Posts Tagged ‘Deception Butte’

East Side of Deception Butte

Whether you take the long route from the bottom or the short 1/3 mile path from near the top, the official trail to Deception Butte peters out before you reach the real reason to go up there—the glorious open slope that graces its south-facing side. Animals have made paths all over the summit, and it is easy to continue a short ways from the end of the trail down to the opening with its fabulous view. Last spring, I was up on another ridge near Oakridge scanning the mountains with my binoculars. Looking over to Deception Butte, I could see a large open area facing east, one I knew nothing about. Naturally, I just had to check it out.

Early flowers of harsh paintbrush (Castilleja hispida) on the main slope

Read the rest of this entry »

Deception Butte again and a early look at Patterson Mountain

Heading back up to Deception Butte yesterday (May 29), I came upon a gorgeous bear on Rd 5847. This was probably about where Sabine and I saw a bear several weeks ago. Could it be the same bear? I imagine their territories are fairly large, but perhaps it is a related bear. It is always exciting to see a bear but especially exciting to see bears (or the same bear!) twice in one month. The flowers at Deception Butte are a little farther along than my last trip (see Dodecatheon at Deception Butte), but not as far as I expected. While the Dodecatheon pulchellum is finished, the Lomatium utriculatum still looks beautiful. Some little Hemizonella minima has started and there are beautiful flowering plants of Cerastium arvense down low on the far west end of the meadow.

circumhorizon arc

A circumhorizon arc above Deception Rock

Normally, my eyes tend to be fixed on the ground, looking for plants and stepping carefully across steep rocky areas such as this. Luckily, I looked up in time to see a surprising show of color in the sky. Two prisms of light were hanging along the same line. This really confounded me. It certainly wasn’t the arc of a rainbow, and I’d seen sundogs—they are vertical on either side of the sun. An internet search indicated this was most likely a circumhorizon arc, something I’d never heard of before. It’s part of a very large halo around the sun. It is only seen at certain times of year when the sun is very high. I was in fact looking due south right around when the sun was highest in the sky. I had seen a light halo around the sun as I drove east of Hwy 58 in the morning, so evidently the atmospheric conditions were right for some wonderful optic phenomena. For some amazing photos of circumhorizon arcs and other colorful atmospheric displays, check out Atmospheric Optics. Read the rest of this entry »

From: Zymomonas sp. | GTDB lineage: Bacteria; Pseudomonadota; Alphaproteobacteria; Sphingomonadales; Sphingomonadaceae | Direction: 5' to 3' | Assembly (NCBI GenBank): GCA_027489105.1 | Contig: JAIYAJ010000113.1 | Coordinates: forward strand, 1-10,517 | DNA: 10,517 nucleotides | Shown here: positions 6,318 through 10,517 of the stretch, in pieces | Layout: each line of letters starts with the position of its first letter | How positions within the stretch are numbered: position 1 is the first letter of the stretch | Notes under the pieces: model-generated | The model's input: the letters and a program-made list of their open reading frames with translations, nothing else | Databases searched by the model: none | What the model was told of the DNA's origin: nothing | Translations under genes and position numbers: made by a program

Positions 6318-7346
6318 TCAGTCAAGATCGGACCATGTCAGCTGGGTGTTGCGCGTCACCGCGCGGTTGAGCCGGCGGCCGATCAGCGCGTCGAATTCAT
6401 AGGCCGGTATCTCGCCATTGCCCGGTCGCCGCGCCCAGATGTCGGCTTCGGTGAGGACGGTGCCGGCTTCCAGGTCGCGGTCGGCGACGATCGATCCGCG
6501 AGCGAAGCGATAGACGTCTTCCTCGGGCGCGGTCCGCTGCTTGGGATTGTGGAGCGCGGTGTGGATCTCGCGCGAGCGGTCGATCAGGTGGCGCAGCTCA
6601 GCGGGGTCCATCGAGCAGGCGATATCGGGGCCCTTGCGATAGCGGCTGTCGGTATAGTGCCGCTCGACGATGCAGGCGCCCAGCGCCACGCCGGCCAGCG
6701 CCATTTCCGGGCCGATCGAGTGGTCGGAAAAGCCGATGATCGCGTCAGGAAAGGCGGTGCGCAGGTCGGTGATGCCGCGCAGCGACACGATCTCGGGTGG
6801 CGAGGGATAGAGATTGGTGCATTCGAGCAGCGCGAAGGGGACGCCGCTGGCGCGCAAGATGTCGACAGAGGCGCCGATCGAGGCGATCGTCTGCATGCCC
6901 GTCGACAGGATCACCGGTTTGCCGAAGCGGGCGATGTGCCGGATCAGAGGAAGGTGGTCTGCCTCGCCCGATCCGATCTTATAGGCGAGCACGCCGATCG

Dodecatheon at Deception Butte

Madrone

Madrone (Arbutus menziesii)

Although the promised sunny day didn’t really materialize until after we got back to the car, Sabine and I had a good trip to Deception Butte near Oakridge yesterday. It was a last minute decision to head up to this relatively low-elevation, rocky knob after I remembered that there was Dodecatheon pulchellum up there growing in a very similar situation to the ones at Cloverpatch, and I wanted to continue to survey and collect at my known populations. Being a botanist—not an ardent hiker—we headed up to the upper trailhead (accessed from Road 549 off of 5847). This makes the trip quite short, although it is still steep and rocky.

The open rocky slope was not as far along as I’d hoped, in spite of being south-facing and only 3500′ in elevation. Both Lomatium hallii and L. utriculatum were in bloom, along with a few of their close relative, Sanicula graveolens. Lots of things were showing promise of a great bloom in the next few weeks, however, and as we traversed the open area, we found more Delphinium menziesii in bloom along with a few early Castilleja hispida, Romanzoffia californica, and Cascadia nuttallii. The tiny Collinsia parviflora and Mimulus alsinoides were also in bloom. The madrones are gorgeous up there. The ones up at our level were in bud, but we could see them blooming a couple of hundred feet below near the bottom of the open area. Tempting as it was to go down the slope to see what else might be further along, I could imagine how my calves would feel trying to get back up to the top, so I settled for binoculars to explore the lower areas. Read the rest of this entry »

Archives
Notification of New Posts